Dubai, UAE

If I hear or read one more American hack mentioning the word “democracy” regarding Egypt and the Middle East, I swear on Joe Biden’s hair-implanted head that I shall go in front of the Capitol and commit ritual seppuku, the Japanese warrior’s way of leaving this life. (Just kidding; I shall wait for the Almighty to decide my fate. Biden’s head is not worth a Taki, plus it would please too many ugly neocons.)

What in God’s name is wrong with these pompous and ignorant fools? Does it take a poor little Greek boy to point out the facts to them? “€œDemocracy”€ is an alien word in the Middle East, a chimera that foreigners use when the camel drivers fail to hold up their side of the bargain. It means we sell arms to you, buy your oil, let you use our hot spots as your playgrounds, and allow you to embrace a medieval form of government as long as you lay off Israel. All the rest is dross.

“€œWhat the 380 million Arabs need are property rights, not the right to cast a useless ballot every four or so years.”€

It took the editor of the London Spectator writing in the Daily Telegraph to get it exactly right. What the Arab world needs is capitalism, not democracy, Fraser Nelson wrote. The so-called Arab Spring began when Mohamed Bouazizi set himself on fire to protest the fact that he had to bribe Tunisian cops to sell his goods from a cart. It was as simple as that. A poor cart salesman immolated himself for capitalism, not democracy. Police had confiscated his fruit and a pair of scales once he refused to pay a bribe. That is all he had. He was not allowed to trade any longer, hence his suicide. Getting a license to trade, opening a shop, and even selling goods on the street need governmental approval. Bribes and bureaucracy go hand in hand. As Nelson wrote, “traders do not really break the law”€”the law breaks them.” Sixty similar cases were overlooked by the geniuses of the press clamoring for democracy in the Middle East.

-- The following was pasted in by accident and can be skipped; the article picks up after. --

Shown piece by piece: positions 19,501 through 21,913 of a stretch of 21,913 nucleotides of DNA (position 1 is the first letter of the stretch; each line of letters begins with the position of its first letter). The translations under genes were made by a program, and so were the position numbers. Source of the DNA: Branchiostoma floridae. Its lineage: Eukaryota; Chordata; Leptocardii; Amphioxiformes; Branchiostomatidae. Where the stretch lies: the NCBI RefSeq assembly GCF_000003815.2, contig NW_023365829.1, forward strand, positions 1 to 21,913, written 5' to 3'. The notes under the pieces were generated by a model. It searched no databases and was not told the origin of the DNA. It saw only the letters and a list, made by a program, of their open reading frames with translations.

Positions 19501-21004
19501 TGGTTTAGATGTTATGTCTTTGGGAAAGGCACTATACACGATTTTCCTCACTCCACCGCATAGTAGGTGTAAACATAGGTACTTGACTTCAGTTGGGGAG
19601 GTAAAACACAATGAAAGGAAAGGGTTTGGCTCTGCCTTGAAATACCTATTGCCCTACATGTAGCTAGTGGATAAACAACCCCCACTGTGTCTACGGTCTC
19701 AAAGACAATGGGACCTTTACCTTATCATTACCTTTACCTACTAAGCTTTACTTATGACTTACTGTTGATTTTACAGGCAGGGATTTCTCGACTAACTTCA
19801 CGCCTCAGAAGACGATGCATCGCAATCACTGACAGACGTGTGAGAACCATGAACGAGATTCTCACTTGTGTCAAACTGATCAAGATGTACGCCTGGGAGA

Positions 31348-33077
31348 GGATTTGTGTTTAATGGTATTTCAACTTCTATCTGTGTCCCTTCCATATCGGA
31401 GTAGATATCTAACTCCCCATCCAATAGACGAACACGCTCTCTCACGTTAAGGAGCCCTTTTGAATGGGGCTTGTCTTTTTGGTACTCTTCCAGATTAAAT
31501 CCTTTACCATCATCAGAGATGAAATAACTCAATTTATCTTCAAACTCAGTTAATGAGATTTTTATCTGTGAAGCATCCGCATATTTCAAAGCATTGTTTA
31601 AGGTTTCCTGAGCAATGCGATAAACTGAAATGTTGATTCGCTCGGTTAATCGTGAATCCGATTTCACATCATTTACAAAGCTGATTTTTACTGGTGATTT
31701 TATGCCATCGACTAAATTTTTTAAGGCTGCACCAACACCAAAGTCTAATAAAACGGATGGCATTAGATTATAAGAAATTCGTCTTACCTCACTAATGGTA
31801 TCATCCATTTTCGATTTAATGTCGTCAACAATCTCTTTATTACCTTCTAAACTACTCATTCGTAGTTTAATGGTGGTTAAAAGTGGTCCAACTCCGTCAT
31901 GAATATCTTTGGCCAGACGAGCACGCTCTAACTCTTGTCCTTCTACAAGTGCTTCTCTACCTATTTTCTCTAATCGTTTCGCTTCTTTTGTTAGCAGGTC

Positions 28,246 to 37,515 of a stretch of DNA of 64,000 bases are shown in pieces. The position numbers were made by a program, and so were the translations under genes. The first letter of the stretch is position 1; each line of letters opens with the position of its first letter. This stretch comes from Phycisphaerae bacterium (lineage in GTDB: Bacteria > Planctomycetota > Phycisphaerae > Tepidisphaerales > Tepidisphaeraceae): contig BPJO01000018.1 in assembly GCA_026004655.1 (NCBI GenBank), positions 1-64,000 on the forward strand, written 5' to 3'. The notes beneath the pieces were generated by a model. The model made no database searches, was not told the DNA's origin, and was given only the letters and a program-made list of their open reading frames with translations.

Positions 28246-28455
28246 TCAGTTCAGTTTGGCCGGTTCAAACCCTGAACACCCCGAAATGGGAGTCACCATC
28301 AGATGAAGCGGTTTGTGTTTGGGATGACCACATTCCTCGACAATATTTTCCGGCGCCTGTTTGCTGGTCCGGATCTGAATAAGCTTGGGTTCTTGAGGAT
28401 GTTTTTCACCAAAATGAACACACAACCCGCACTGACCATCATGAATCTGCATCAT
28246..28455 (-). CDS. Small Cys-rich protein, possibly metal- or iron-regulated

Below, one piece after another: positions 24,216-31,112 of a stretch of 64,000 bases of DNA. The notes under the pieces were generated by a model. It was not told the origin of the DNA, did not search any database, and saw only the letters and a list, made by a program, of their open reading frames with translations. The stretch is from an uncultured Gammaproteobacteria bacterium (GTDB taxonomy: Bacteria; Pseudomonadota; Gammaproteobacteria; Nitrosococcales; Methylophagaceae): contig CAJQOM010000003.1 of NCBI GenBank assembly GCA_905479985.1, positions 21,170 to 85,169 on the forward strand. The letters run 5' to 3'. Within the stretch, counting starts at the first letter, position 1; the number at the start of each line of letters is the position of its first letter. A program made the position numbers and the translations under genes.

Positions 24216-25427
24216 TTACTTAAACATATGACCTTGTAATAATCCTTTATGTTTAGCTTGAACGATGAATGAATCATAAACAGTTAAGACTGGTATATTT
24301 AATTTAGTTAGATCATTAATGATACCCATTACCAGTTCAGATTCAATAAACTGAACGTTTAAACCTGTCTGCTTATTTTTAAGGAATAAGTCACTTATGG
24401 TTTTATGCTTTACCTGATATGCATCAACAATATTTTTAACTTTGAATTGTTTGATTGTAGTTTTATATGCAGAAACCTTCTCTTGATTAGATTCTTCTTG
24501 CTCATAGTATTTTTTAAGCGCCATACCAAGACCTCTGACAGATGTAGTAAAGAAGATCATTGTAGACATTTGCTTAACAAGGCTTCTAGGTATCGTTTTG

But before I go on, a word about democracy, a most overrated and misunderstood institution that brain-dead reporters and so-called commentators use ad nauseam while reaching for the moral high ground. In what sense do you really have a hand in ruling the country through your vote? The sad answer is none whatsoever. Special interests and major corporations, yes; little John Doe, not at all. The demos, as the ancient Greeks called the people, practiced selective democracy, like we do in America with special interests. Mind you, the fairest way to ensure that everyone has an equal voice and chance to rule would be a lottery, but such a lottery would be rigged just as the game already is, so let’s drop that one. Plato thought democracy was a charming form of government, full of variety and disorder. The wiser Aristotle said that when democracy is strained it grows weak and is supplanted by an oligarchy. Edmund Burke said that a perfect democracy is the most shameless thing in the world. The great ancient Greek philosopher Taki favors a selective democracy, which in today’s context means that a drug dealer or a deadbeat does not have a vote, whereas a useful member of society does. Who decides who is useful? The useful ones. End of story.



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